Spotlight on Italy

Outside of China, Italy has been the country hit hardest by coronavirus, with almost 54,000 confirmed cases and almost 5,000 deaths at the time of writing. 

Facebook data shows an outpouring of support for Italians at this difficult time, with over 2 million posts from around the world expressing solidarity with the country as it went into lockdown. It measured this by counting posts using encouraging words, such as 'andra tutto bene' (everything will be fine) or 'io resto casa' (I'm staying home).  The top countries outside of Italy found to be expressing the most support were US, Germany, Switzerland, UK, France.


A man in Bologna, Italy talks with his grandparents over a WhatsApp call.

Massimo Cavallari/Getty Images

"In the state of emergency that we are living in, people in Italy and other countries affected by COVID-19 need to get timely information, stay in touch with loved ones, and share messages of hope," said Laura Bononcini, Facebook's director of public affairs for southern Europe.

While they've been stuck at home, Italians have been taking up activities such as balcony singing, but they've also been spending more time on their phones than usual. In the last week alone, Instagram and Facebook Live views doubled in Italy.

Italian researchers have been taking advantage of Facebook's Data for Good program (under which data is shared solely with health researchers and nonprofits that sign data license agreements) to study the spread of the pandemic. Researchers at the University of Pavia near Milan are using a combination of publicly available datasets, including high-resolution Population Density Maps and the non-public Disease Prevention Maps program (made up of de-identified and aggregated mobility data), with the hope of developing insights that will support the local response to the outbreak.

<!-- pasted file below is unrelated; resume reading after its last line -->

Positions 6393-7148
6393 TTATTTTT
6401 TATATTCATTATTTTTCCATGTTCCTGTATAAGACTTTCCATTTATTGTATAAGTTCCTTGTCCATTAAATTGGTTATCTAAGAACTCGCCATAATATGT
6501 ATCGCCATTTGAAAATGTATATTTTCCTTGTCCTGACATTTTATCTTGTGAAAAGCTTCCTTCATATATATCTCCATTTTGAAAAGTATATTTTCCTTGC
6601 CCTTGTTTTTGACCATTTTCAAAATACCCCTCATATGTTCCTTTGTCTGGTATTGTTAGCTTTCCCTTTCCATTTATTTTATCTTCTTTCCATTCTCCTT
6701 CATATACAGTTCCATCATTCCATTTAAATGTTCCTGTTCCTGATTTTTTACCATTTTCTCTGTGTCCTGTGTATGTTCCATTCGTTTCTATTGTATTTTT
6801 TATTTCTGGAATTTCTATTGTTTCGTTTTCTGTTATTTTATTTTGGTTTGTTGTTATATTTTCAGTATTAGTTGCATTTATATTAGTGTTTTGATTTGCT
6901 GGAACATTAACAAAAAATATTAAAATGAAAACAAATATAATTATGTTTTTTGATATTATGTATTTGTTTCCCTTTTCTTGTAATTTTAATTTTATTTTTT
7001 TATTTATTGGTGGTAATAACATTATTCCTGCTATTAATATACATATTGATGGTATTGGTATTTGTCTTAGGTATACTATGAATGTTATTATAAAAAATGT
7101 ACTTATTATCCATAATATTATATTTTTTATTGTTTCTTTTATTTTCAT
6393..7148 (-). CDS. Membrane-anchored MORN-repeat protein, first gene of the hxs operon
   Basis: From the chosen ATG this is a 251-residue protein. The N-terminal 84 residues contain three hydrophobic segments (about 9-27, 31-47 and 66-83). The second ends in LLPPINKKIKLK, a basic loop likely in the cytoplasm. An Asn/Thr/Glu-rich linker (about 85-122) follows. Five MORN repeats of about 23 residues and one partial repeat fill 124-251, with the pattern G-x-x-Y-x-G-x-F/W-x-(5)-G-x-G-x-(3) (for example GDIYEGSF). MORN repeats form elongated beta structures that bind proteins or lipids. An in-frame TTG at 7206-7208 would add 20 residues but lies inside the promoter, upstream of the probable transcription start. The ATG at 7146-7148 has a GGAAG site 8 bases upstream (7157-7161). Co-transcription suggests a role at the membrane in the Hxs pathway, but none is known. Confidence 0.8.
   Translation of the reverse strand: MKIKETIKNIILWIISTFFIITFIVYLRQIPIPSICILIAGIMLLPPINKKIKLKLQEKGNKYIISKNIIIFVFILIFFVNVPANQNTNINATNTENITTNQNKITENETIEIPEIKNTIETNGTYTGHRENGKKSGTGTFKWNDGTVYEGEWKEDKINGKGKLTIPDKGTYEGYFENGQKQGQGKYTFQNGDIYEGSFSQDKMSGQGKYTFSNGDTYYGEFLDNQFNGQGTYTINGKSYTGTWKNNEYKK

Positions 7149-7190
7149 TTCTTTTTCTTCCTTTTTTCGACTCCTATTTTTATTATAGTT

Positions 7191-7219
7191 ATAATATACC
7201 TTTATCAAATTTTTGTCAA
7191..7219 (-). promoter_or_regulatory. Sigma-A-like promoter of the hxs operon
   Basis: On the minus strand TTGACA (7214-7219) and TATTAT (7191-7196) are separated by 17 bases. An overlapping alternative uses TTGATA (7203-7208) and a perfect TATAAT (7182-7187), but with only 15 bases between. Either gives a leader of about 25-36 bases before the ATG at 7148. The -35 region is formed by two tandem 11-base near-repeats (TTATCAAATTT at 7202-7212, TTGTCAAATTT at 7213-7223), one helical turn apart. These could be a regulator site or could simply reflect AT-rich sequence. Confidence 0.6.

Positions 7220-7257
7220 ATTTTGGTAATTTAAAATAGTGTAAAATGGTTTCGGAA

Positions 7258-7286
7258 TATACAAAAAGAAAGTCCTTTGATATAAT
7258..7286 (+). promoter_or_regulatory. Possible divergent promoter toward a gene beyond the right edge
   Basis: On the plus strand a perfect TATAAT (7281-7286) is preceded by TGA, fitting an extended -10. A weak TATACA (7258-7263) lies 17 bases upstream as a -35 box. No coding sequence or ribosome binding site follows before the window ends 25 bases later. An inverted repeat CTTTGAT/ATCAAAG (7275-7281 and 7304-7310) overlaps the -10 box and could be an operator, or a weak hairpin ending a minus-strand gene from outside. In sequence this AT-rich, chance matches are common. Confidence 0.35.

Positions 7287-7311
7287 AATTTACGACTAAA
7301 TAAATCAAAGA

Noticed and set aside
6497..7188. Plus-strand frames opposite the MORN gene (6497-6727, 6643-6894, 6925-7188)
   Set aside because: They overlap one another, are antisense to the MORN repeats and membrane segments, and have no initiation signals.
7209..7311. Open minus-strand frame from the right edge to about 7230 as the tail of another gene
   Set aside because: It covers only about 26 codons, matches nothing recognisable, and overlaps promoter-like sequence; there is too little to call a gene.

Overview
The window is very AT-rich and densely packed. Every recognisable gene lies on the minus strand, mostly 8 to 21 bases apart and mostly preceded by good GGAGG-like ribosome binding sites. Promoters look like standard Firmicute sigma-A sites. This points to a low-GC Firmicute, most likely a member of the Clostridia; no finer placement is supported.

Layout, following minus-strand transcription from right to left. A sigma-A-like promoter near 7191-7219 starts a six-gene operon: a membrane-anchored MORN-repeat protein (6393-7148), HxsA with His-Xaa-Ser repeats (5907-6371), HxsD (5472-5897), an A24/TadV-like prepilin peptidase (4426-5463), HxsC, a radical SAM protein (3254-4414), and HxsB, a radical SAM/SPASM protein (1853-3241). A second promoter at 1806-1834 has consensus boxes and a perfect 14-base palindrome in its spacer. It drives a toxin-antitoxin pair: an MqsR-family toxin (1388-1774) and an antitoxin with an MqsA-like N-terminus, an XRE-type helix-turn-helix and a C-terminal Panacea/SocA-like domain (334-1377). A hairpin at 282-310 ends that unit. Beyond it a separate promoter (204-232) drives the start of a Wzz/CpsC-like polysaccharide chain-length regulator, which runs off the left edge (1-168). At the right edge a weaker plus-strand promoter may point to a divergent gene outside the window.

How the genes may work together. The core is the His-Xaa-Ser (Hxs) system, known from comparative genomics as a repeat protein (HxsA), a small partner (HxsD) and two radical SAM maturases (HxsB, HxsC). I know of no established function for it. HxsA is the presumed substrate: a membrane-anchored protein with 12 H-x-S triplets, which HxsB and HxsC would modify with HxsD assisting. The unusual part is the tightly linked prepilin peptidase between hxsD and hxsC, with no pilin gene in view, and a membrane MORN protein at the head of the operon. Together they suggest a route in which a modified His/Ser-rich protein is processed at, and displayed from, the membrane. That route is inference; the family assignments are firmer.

There is still much about the virus that scientists don't yet understand and the kind of disease modeling work being performed by the University of Pavia will play a crucial role in assessing how it might progress.

Meanwhile, Italy's lockdown entered a new phase on Sunday, as the government banned any movement inside the country. With people's freedom of movement increasingly restricted, Italy's Dipartimento Protezione Civile (Department of Civil Protection) has been going live on Facebook every day at 6 P.M. local time to disseminate the latest outbreak numbers and the country's Prime Minister Giuseppe Conte has used Facebook Live to communicate with citizens. 

Politicians using social media to spread official information seems to be very much a case of meeting people where they are. Facebook claims that the governors of Italy's regions have more than 2 million people liking or following their Facebook pages people and thousands of Italian support groups have sprung up across its platforms as the virus has taken its toll on the country. 

"People are gathering and forming communities to support each other and help those in need," said Bononcini. "More than ever, we appreciate the value of bringing people together for the common good."